Uplifting humanity can start with lifting up just one person. Recently it seems that negativity has been inundating the news through violence, hate and tragedy. While we may not be able to immediately correct these major issues, as individuals we do have the power to spread positivity to those we meet. Simple acts of kindness contribute to the ripple effect that builds a better world. Here are some quick and easy ideas of how to spread positivity:  Continue reading

Teen Voices: Be Heard. Make a Difference.

As young adults and teens, we need to start taking action on issues where we want to see something changed. We can’t just look at these issues and say someone else will do it. We were given a voice so now as teens need to use it, especially on issues that affect us more than they affect adults such as school shootings. We have to stop school shootings nationwide because we are the ones sitting in the classrooms not knowing if we are safe. We are the ones that go to school every day to get a good education. We don’t go to school to worry about whether or not we will come home that day or see our parents again. We are the ones in the classrooms, so we need to be the ones to make the change.  Continue reading

TeenVoices: Back to School: What Teens Want Their Parents to Know

  • That alarm going off in the morning isn’t easy to hear. Not only do we want another five minutes… we need it. It can be difficult to transition from the “sleep-ins” of the summer to the early rises for school.
  • First day appearances are important to us. We want to make sure we show our best selves on the first day which can be hard when complicated by teen struggles like acne, bad hair days and a lack of self-confidence.
  • Cafeteria politics. With new class schedules, it’s not a guarantee that all our friends have the same lunch time, and there is somewhat of an unspoken rule that where you sit on the first day determines the rest of the year. It can be difficult to choose where to sit and find new friends within the first few minutes of lunch. 
  • Going back to the structured routine of school after the freedom of the summer can be tricky. It’s strange to go from free-flowing summer days to having lunch at a certain time and even having to ask to go to the bathroom.
  • Homework! I could go on about this one for a while. It is hard when teachers assign lots of homework, especially when we have multiple classes to worry about and extracurricular obligations.
  • Time management is a learned skill. It may take us a while to find our groove when it comes to balancing schoolwork, sports/activities and free time.
  • Tests, tests, and oh, did I mention tests? Tests are frequent and can be quite stressful, especially when there are many tests all within the same week. While we know that parents may not like the grade we get on an exam, we want you to know that the material is challenging, and we do our best.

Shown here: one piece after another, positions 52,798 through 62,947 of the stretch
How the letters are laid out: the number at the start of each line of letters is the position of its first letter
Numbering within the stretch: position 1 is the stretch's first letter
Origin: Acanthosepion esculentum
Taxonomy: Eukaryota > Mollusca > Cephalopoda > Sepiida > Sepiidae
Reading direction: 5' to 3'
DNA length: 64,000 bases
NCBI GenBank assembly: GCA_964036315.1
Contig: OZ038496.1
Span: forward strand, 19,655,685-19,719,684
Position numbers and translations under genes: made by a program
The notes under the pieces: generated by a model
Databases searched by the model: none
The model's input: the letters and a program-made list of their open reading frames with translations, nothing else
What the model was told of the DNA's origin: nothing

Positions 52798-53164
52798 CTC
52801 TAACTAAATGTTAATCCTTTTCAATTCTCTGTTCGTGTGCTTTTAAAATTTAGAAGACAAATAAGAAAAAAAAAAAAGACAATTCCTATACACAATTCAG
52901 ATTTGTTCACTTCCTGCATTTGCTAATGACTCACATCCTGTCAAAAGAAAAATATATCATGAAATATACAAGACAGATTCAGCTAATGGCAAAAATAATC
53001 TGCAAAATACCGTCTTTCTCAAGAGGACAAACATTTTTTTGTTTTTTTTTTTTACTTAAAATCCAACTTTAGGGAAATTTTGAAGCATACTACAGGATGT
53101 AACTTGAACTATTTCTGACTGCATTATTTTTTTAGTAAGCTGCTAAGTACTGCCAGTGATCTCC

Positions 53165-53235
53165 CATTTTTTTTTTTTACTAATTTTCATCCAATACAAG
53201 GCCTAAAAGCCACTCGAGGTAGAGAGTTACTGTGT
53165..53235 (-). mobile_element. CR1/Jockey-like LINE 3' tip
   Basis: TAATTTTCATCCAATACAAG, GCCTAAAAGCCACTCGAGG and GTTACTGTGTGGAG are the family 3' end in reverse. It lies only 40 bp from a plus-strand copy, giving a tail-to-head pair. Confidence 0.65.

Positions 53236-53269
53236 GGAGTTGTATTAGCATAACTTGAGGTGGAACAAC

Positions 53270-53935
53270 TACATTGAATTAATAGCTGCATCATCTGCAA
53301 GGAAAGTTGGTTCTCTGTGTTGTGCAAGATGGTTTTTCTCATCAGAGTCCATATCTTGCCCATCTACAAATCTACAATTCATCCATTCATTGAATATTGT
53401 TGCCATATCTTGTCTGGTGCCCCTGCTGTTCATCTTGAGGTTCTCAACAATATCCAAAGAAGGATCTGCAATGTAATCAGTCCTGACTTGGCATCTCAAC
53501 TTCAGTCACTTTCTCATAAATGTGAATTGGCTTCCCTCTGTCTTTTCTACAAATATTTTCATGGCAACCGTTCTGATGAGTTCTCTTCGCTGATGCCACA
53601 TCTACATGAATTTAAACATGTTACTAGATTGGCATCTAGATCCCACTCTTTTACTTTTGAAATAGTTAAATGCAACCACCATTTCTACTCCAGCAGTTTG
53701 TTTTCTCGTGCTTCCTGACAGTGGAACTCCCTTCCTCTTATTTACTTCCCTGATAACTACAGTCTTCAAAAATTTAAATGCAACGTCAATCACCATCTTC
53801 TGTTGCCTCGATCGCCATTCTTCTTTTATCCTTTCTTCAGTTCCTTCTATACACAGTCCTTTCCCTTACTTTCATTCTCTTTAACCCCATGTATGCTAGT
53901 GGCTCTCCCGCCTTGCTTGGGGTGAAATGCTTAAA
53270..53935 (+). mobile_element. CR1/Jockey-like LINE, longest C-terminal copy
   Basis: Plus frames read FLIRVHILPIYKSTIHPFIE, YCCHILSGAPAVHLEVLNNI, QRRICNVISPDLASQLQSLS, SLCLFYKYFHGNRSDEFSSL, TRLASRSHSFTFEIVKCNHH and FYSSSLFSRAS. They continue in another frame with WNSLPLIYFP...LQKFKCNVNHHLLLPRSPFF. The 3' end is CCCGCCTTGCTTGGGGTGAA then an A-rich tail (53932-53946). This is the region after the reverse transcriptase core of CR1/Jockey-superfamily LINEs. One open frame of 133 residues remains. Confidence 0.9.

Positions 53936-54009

• Social aspects. School is so much more than just academics. It’s a mixture of trying to find the right friend group and feeling comfortable with who you are. It’s not an easy process and there is no formula to get the “right” answer. We are still discovering ourselves.
  • We will make mistakes and might not live up to perceived expectations. We need your support and understanding during these times. A discussion and collaborative approach on how to improve things is better than feeling failure and disappointment.

Really the list could go on and it varies from person to person. Just know that high-school really is hard in all its different aspects. Support and patience is valued as we go through all these back-to-school challenges.

Hannah Adamson is a senior in high school. She practices meditation and takes ThetaHealing courses with Reshma Shah in Westfield, New Jersey. September 2018

Teen Voices: The Family Connection

by Hannah Adamson

Sitting in the kitchen with my 92-year-old grandfather, listening to stories about driving tractors, plucking strawberries and carrying water from the well, I am reminded of the challenges and lessons embedded in my family’s past. While Grandad may not understand iPhones or the internet, he knows more about life than I possibly could at 17. With this in mind, I feel it is invaluable for teens like myself to take time to listen to our own histories and spend time with family.  Continue reading

Teen Voices: The Benefits of Technology in Moderation

by Hannah Adamson

Teens are often criticized for being addicted to technology and disconnected from real life. While it is true that many teens spend a lot of time using smartphones and surfing the internet, it’s important to note some of the positive effects of using such technology.  Continue reading